How hard is flying the Guimbal Cabri G2 for the first time, after a flying lifetime in Robinsons?
Some time in the late 1980s, I first came across the Robinson R22. It really spoke to me. Compared to the slow, heavy, old-tech trainers available up till then, it seemed modern, sleek, innovative, affordable, and generally appealing to someone like me thinking of learning to fly a helicopter.
I trained on one, owned several, and upgraded to the R44 as soon as it arrived. I became a fan of the Robinson brand. My loyalty wasn’t blind; I kept an eye on the accident record and the safety notices, always looking for any kind of tipping point that made me truly uncomfortable, and which might outweigh the outstanding qualities of the machines as private owner propositions.
And, despite everything that keyboard warriors on the internet throw at Robinsons, I’m still very happy to fly them and recommend them.
After a long time being tempted, I flew the Guimbal Cabri G2 helicopter the other day.
Since its launch I’ve been impressed by the look of the Cabri. I had a few minutes sitting in one at a Helicentre open day soon after the type’s arrival at Leicester. It looks like a helicopter designed on a Mac. Modern materials, finishes, and engineering are put together in a way that appeals to the student or potential customer who arrives at the airport car park in a perfectly regular business saloon or SUV. If you study this customer’s face when showing him/her round an R22, you can see flickers of mild disbelief as they adjust to the slightly home-built-with-tin-snips-and-a-pop-riveter consumer experience. Nothing else in their world is that combination of expensive and unrefined.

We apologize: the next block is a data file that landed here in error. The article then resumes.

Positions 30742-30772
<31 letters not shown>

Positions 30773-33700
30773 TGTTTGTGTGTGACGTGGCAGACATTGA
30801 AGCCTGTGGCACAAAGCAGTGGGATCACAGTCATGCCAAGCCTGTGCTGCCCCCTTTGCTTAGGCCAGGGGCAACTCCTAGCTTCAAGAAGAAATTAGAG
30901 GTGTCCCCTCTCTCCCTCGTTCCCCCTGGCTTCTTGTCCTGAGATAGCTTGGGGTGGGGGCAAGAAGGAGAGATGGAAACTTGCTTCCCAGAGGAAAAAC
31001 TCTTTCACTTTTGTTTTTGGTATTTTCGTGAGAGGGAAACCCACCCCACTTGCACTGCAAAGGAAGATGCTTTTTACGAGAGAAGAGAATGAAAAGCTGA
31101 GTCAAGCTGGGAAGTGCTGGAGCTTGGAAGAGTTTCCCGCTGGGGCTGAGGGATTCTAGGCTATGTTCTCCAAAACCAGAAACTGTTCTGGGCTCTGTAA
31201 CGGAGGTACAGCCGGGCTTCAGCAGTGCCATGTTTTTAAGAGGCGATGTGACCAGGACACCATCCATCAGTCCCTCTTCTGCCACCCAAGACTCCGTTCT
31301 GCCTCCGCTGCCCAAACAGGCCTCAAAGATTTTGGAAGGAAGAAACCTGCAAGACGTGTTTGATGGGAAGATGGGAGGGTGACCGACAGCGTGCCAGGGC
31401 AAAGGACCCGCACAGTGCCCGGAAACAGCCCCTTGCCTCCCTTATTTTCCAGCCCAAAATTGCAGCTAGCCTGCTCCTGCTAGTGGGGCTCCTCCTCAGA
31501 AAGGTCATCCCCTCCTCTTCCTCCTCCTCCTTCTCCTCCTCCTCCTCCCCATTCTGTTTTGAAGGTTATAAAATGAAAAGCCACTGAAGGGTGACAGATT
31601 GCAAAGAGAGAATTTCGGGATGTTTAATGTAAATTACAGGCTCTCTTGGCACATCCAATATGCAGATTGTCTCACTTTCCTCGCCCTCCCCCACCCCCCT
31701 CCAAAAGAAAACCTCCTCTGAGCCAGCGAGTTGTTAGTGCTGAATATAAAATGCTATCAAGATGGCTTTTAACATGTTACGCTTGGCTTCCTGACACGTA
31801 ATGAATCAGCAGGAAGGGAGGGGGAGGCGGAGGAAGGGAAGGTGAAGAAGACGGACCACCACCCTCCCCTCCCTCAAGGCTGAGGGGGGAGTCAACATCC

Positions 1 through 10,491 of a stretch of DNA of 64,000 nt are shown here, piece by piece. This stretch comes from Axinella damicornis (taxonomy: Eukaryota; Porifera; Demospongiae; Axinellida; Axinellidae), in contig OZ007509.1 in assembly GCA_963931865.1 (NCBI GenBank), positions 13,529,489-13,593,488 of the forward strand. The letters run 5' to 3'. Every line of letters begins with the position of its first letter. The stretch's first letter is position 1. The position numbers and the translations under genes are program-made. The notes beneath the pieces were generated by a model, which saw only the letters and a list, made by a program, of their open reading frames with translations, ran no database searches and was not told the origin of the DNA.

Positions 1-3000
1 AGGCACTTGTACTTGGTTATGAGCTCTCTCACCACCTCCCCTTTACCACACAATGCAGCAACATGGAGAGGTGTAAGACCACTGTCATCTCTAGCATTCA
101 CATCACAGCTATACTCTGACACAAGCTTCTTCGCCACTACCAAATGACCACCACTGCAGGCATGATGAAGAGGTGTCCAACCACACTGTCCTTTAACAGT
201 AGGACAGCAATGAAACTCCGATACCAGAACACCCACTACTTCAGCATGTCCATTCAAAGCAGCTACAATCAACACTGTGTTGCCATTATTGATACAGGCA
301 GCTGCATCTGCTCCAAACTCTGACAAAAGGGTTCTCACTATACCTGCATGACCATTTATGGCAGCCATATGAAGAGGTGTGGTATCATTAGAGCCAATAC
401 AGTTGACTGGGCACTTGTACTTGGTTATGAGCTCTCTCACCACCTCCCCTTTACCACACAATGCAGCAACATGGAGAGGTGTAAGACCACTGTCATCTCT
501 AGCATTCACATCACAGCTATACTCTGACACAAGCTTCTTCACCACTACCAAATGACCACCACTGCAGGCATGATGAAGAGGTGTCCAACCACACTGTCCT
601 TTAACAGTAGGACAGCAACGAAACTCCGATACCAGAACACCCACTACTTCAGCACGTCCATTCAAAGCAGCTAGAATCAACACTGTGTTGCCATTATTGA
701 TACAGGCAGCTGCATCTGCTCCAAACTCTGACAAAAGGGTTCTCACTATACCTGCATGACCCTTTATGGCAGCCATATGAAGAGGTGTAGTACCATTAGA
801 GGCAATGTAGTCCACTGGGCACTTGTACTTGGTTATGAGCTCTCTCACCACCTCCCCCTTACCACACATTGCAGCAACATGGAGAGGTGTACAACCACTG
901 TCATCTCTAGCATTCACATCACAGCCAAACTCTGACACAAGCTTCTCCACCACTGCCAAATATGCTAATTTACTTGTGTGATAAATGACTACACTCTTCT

By contrast, the Cabri today speaks to them in a way that R22 first spoke to me.
Beyond its appealing looks, from first seeing the Cabri I had a sense that someone had looked around an R22 and made a list of all of its drawbacks as a training machine, and had set about fixing every one. Of course, its design origins as a military drone never brought into service slightly belie that notion, but nevertheless the list is impressive. You can’t bump the mast. You don’t have to take split-second care (with RRPM) when demonstrating autorotations. You don’t have to be unfeasibly thin to manage a full hour’s dual lesson in it with a normally nourished customer. It’s wide enough and well enough ventilated in the cabin for comfort. It’s properly crashworthy with modern seating and bladder tanks as standard. It’s got an automated carb heat system that works and feeds back good information to the pilot. It will cruise at 100 knots, and for long enough to make it a viable competitor as a private owner’s machine to the R44, unless you really need those two extra seats on a very regular basis. It’s quieter for your neighbours. And so on.